"As long as flights are going out, there's always a chance — however slim — that you'll get that last seat on the plane, so if I were desperate to fly I'd stick around the airport and keep trying," said Hobica.

On Monday, American canceled 252 flights and sister carrier American Eagle scratched another 194. Delta Air Lines canceled 700 flights, US Airways canceled 690 including regional flights, and Southwest dropped 188. United spokesperson Mike Trevino said the airline canceled 175 flights.

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"Airlines are not obligated to put you up in a hotel or to feed you because of weather," said AAA's MacDonnell.

"You need to be as flexible as you possibly can," added Travelocity's Shaw Brown. "[Travelers] have to suck it up and pay for it. Airlines are not responsible for things that are out of their control."

Fewer flights, more passengers
U.S. airlines have not fully replaced all the flights they eliminated in 2008 and 2009 to save money and fuel. Planes are packed with more passengers — occupancy averaged around 80 percent in November and was expected to be higher during the holidays. That means fewer empty seats the rest of the week to accommodate people whose flights were canceled Sunday and Monday.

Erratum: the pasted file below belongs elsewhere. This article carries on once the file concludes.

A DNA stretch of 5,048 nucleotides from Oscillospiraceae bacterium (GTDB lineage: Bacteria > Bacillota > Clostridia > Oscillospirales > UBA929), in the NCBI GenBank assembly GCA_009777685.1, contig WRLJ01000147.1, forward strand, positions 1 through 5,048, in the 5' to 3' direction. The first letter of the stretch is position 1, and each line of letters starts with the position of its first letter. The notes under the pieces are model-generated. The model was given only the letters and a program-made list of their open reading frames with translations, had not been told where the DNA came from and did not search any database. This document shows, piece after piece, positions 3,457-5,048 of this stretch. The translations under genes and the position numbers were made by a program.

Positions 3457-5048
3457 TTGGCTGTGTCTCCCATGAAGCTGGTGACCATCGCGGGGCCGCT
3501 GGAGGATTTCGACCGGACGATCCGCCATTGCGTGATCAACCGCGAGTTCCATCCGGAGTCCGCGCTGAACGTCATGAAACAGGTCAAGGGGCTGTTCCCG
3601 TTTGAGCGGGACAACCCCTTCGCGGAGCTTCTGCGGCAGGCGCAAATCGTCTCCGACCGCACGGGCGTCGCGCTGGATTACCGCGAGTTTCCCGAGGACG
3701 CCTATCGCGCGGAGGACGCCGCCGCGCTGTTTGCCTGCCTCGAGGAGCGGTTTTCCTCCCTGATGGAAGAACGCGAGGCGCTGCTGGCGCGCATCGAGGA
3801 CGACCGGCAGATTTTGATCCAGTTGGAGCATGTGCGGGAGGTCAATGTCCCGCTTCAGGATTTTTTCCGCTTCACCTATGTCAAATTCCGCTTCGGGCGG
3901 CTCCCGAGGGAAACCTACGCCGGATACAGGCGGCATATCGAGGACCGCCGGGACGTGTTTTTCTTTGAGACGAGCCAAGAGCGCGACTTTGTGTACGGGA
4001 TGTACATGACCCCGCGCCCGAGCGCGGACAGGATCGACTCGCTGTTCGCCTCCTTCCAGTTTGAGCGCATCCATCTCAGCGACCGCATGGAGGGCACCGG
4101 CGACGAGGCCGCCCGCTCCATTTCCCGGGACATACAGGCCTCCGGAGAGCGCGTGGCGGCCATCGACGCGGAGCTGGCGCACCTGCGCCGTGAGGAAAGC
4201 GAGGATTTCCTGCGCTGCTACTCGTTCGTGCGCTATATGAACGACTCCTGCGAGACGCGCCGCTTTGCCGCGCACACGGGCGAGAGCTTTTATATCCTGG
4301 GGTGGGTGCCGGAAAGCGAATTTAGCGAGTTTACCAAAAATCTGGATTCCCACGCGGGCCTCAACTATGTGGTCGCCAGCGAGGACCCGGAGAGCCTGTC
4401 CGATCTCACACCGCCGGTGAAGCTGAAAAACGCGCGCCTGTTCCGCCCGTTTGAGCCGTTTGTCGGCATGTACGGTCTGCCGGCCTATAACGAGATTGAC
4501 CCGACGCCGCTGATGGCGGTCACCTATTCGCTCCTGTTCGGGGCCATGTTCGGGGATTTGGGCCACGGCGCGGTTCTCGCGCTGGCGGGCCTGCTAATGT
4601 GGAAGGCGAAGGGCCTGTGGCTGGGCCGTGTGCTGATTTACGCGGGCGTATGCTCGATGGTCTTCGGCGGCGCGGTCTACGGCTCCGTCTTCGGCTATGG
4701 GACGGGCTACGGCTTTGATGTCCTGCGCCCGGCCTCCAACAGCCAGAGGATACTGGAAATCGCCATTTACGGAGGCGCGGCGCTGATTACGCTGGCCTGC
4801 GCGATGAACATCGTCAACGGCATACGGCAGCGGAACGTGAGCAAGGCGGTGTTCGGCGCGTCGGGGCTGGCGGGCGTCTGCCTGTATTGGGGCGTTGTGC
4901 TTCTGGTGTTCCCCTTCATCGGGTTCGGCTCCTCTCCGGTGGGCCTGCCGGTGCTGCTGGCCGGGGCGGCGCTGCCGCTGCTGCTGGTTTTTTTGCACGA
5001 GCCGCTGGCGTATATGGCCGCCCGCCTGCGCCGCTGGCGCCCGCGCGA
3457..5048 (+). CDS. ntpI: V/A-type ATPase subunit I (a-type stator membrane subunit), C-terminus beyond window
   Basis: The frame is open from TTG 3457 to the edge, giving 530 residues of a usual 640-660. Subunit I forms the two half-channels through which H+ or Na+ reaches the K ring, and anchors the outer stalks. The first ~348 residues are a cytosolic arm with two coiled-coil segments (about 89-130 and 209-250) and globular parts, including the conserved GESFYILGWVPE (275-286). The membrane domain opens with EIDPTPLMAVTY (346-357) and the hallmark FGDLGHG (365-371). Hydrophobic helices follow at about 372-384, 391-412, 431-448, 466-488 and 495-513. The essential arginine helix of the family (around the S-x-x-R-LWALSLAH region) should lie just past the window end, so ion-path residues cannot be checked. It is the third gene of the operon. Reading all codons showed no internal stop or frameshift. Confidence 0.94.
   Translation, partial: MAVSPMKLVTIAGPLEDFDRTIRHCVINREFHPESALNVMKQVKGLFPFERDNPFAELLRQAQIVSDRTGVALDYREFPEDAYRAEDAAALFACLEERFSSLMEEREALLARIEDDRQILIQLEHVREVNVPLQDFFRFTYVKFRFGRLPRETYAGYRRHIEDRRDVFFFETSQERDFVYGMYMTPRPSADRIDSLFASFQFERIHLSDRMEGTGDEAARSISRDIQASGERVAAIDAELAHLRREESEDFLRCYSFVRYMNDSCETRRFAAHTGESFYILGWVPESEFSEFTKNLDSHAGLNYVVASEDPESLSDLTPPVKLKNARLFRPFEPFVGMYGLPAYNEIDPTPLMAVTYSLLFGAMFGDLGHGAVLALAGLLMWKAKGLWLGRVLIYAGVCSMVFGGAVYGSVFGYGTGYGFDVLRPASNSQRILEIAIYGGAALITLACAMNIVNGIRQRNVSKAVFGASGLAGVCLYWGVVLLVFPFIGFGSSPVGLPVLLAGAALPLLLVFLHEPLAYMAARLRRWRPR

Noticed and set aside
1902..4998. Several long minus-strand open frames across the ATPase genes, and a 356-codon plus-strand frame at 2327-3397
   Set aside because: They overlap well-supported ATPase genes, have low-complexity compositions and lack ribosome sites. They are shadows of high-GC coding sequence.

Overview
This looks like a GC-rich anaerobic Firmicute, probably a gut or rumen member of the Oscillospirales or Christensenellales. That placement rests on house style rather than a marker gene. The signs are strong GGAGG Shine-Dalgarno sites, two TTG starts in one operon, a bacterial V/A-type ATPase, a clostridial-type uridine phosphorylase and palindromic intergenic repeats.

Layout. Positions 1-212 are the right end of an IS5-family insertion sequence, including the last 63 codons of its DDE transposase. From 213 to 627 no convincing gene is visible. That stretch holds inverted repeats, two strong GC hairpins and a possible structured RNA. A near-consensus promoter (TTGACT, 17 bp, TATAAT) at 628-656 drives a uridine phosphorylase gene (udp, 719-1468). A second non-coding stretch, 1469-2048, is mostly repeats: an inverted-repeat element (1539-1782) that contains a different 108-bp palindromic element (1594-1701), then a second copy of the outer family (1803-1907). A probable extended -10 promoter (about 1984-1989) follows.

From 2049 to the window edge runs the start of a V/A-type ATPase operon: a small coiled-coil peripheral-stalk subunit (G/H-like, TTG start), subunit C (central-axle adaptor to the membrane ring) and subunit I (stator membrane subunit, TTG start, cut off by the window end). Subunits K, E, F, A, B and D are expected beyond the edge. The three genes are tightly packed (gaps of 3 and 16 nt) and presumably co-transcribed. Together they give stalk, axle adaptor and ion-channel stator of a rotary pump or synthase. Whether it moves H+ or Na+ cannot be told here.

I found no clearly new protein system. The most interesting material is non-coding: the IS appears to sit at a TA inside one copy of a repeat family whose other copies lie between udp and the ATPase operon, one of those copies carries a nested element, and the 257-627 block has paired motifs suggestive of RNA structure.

Airline reservation centers were kept busy fielding calls from displaced travelers, some of whom reported being put on hold for more than an hour. Continental tweeted that it was taking as many calls as it could handle, asking passengers to be patient. American said it called in extra employees to staff the phone lines.

Some travelers were settling in for a long and uncomfortable stay at the airport.

At New York's Kennedy Airport, 22-year-old Eric Schorr and other Columbia University students boarded an El Al flight to Israel Sunday afternoon, only to get stuck on the tarmac when it became clear the plane wouldn't take off.

"They had served us dinner, they were giving us drinks, trying to keep passengers calm, cool and collected," said Schorr, who was told he would be put on another flight Monday night.

"It wasn't as tense as you might have thought," he said, but added, "People are exhausted — they want to get home."

Travel writer Jason Cochran has been at the airport since 4 p.m. Sunday. He says he boarded his flight to London and was then stuck on the plane for hours before the flight was canceled.

He hasn't been able to get back to his Manhattan home because there's no way to leave the airport. Cochran said he's only seen one taxi, and the driver wanted $100 to take him home.

The Associated Press contributed to this report.

© 2013 msnbc.com

Video: What to do when you're stranded

  1. Closed captioning of: What to do when you're stranded